Brad Keselowski didn’t get the win he so covets at his home track, Michigan International Speedway, but he further strengthened his case as a serious championship contender with a runner-up finish in Sunday’s Pure Michigan 400.

Keselowski led from Lap 183-190, when Jimmie Johnson passed him, followed shortly by Greg Biffle. But when Johnson’s engine let go on Lap 195, it allowed the Michigan native to reclaim second place, which is where he and his No. 2 Penske Racing Dodge finished for the second race in a row.

Over the last seven races, Keselowski has been the hottest driver in NASCAR, with one victory, five top fives and no finish worse than ninth. His average finish during that stretch has been a blistering 4.43.

At Michigan, Keselowski said he didn’t have the fastest car, but used fuel strategy to optimize track position and put him in contention to win.

“Between the 48 (Jimmie Johnson) the 16 (Greg Biffle) and the 55 (Mark Martin) those three cars were just I think the class of the field today,” said Keselowski. “My team just did an awesome job just executing on pit road and strategy and everything it takes to make it happen to get us up to the front. We just needed that little bit more speed to be able to get with him.”

Keselowski said that while he was disappointed at not winning in his native state, he was encouraged by his performance, which bodes well for his chances in the Chase for the Sprint Cup.

“There’s nothing I want more I want than to win here at Michigan and you can feel a little bit of foreshadowing going on with the Chase coming on and those cars running right by each other,” said Keselowski. “It’s an honor to get to race with guys like Jimmie and Greg and be door-to-door. If my team can continue to execute like they did today I think we’ve got a real good shot at this championship so I’m very, very proud.”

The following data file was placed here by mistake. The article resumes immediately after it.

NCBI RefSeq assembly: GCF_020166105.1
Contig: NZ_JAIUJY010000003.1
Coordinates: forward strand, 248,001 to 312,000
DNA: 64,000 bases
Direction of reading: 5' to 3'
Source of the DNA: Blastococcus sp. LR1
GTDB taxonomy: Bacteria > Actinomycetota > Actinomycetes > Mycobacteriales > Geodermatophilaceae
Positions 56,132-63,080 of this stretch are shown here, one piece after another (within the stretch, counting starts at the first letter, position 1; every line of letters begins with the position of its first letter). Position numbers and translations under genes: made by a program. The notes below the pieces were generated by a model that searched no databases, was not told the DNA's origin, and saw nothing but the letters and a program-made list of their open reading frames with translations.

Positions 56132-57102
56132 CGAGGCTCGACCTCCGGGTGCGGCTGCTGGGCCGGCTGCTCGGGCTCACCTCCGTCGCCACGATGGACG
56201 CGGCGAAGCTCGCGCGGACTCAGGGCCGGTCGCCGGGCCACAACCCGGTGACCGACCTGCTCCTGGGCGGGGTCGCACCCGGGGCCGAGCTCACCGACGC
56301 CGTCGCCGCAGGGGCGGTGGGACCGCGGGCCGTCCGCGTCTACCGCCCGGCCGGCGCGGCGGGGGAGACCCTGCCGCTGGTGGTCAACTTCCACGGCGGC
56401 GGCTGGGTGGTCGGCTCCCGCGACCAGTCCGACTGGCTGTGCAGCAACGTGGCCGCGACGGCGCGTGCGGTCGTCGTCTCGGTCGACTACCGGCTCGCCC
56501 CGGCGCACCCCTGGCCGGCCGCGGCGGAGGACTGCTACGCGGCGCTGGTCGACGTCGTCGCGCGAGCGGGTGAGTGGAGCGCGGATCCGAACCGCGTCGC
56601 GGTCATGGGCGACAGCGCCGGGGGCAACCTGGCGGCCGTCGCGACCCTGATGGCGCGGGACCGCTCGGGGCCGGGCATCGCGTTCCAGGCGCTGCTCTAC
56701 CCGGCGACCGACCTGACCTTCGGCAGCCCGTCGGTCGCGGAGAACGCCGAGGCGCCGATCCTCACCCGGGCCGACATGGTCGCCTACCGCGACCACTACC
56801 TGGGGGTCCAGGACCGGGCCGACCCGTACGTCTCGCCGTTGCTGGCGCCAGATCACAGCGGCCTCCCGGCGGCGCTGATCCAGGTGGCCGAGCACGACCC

While Keselowski was happy with his finish, he was less sanguine about the performance differences among the cars. At Michigan, Michael Waltrip Racing, Hendrick Motorsports and Roush Fenway Racing all had at least one team car that was faster than Keselowski’s Penske Dodge.

“I just think there's big discrepancies in the cars now,” said Keselowski. “There's certain parts and pieces on the cars that are making them quite a bit different to where we're seeing different paces throughout the field. I think there's probably half a dozen to a dozen cars that are drastically faster than the rest of the field. That's disrupted the parity, created a lot of side-by-side action that is maybe good, maybe bad, depends on who you are.

“But I think right now in the sport the cars are probably the most separated we've ever seen,” he continued. “You've seen qualifying, the pace difference between 20th and pole was over a second (Editor’s note: It was actually 0.672 seconds.) We haven't seen that in over 10 years in this sport. I don't think that's necessarily a bad thing, but it's an observation.”

Keselowski intimated that some cars were pushing the borderline of legality, where the Penske cars aren’t.

“There's parts and pieces on the car that are moving after inspection that make the car more competitive,” Keselowski said, without naming specific teams or cars. “Some guys have it, some don't. There's a question to the interpretation of the rule. Penske Racing errs on the safe side because we don't want to be the guys that get the big penalty. Obviously there's a question to the interpretation that as of right now it's legal.”

That’s not the Penske way, Keselowski insisted.

“I'm sure that Roger (Penske) doesn't want to be the one caught red-handed,” said Keselowski. “As a group at Penske Racing, we have not felt comfortable enough to risk that name and reputation that Roger has over those parts and pieces. Others have, which is their prerogative. I'm not going to slam them for it. But it's living in a gray area. Roger doesn't do that.”

Tom Jensen is the Editor in Chief of, Senior NASCAR Editor at RACER and a contributing Editor for You can follow him online at